Maya Angelou’s I Know Why the Caged Bird Sings

Hello, readers.

It’s a new day, a new week. We’re new people, living new lives, and dreaming new dreams….. Well, it’s a new week at any rate. I’m coming down from a weekend full of celebration and happiness to ease myself into the tedium of news that have lost their shiny newness, even if they’re no less important. The promise of grad school looms brightly on the horizon, but it’s no longer accompanied by anxiety and insecurity which is a relief.

9780375507892-us-300I’ve been reading Maya Angelou for the past few weeks now. I’m still surprised by the fact that I’d never read anything of hers before. I Know Why the Caged Bird Sings is just powerhouse writing all the way. It narrates her early life, up until the time when she’s 16. She goes from living in Stamps, Arkansas to living in California with her mother. Everything that happens in between is described with such aplomb. Her sentences are simple and humble and they deliver punches you never saw coming. Like a very skilled boxer….who is also an invisible ninja. What I’m saying is she was a very talented lady.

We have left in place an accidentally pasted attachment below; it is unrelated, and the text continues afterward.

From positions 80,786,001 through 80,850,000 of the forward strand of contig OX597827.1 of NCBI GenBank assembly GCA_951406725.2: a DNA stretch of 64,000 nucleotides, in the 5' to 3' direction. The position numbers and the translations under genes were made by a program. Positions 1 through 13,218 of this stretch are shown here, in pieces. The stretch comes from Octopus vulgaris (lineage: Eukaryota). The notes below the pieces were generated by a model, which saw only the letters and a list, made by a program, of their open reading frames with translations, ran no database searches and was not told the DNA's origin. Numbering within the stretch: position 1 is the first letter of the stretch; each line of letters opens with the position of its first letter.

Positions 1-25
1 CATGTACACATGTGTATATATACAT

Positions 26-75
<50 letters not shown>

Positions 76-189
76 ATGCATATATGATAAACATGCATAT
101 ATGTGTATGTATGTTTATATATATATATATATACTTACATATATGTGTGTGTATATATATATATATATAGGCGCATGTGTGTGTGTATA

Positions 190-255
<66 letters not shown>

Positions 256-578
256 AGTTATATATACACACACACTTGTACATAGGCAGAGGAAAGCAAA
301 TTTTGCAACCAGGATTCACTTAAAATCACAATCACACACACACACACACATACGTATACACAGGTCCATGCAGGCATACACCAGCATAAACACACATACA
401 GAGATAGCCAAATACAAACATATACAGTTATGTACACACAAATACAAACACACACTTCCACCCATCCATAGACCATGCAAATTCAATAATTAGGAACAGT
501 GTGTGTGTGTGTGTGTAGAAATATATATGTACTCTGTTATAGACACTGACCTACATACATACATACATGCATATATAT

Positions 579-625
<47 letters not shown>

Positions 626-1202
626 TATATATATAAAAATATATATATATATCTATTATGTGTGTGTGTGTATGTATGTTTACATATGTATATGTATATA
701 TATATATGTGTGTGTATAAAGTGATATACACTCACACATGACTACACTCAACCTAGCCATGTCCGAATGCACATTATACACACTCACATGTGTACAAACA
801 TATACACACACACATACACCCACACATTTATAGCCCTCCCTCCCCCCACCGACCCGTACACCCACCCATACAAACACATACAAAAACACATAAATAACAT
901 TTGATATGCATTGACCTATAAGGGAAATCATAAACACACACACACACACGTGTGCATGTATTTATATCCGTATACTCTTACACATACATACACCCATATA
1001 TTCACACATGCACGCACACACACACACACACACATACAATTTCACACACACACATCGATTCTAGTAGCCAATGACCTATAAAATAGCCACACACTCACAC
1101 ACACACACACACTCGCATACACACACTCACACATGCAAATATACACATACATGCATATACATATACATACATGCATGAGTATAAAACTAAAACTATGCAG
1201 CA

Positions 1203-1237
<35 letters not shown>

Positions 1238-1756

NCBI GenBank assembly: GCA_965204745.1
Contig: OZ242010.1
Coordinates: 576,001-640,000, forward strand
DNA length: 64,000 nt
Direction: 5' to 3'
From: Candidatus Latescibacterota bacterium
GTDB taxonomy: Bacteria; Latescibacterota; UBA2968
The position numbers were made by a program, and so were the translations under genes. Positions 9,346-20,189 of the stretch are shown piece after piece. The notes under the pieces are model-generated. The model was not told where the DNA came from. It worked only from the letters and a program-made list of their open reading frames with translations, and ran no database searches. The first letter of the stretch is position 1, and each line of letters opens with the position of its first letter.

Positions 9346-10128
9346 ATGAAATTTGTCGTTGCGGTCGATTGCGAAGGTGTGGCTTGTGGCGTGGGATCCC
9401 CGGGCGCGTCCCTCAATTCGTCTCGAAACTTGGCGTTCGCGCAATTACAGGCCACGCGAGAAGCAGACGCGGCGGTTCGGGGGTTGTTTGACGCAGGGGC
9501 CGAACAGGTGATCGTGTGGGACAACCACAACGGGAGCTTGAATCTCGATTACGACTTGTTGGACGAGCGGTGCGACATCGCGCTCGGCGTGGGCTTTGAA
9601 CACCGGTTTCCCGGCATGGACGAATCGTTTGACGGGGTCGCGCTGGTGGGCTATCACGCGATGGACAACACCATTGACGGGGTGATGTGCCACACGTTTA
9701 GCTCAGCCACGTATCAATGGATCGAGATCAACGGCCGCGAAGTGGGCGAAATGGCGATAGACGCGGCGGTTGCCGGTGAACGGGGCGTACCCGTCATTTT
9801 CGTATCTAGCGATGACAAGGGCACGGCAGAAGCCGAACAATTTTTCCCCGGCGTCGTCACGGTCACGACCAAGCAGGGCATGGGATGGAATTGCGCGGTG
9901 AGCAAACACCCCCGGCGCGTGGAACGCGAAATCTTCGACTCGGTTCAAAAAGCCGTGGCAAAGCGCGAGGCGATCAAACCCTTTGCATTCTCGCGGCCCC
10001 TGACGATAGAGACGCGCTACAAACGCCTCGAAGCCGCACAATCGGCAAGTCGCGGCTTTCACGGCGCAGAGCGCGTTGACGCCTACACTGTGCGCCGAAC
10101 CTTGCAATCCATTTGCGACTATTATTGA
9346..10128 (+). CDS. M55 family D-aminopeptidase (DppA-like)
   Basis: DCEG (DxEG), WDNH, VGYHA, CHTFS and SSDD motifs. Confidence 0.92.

There were parts of it that were unexpectedly funny. Parts where I felt a sort of sad kinship with her, there are experiences that ring true everywhere. I rarely ever read memoirs. Not for any particular reason, it just doesn’t happen often. They’re something I have to consciously seek out. Whenever I end up reading them though, I feel like I’m trespassing on someone’s life. A peeping Tom that cares less about sex, than emotions and reactions. But memoirs kinda force you into a double perspective, don’t they? Where you’re watching from the outside and also kind of experiencing this person’s life as your own.

Reading Angelou’s life was like continuously turning onto streets you didn’t expect to be there, but not minding the sudden change of path. Like at one point she was living in a car lot with other homeless children. She decided to become a conductress and spent weeks going to the office and talking with different organizations, until they  finally allowed her to work. Finally, she gets pregnant after having consensual sex for the first time and conceals it for about 8 months before telling her family. It’s just one unexpected turn after another.

That’s where the book ends, by the way. As she realizes she won’t break her baby. It’s a pretty sweet ending, actually. Makes me wonder what came next for her, so I might end up getting the rest of her memoirs.

That’s it for me, sweet readers. Until next time.

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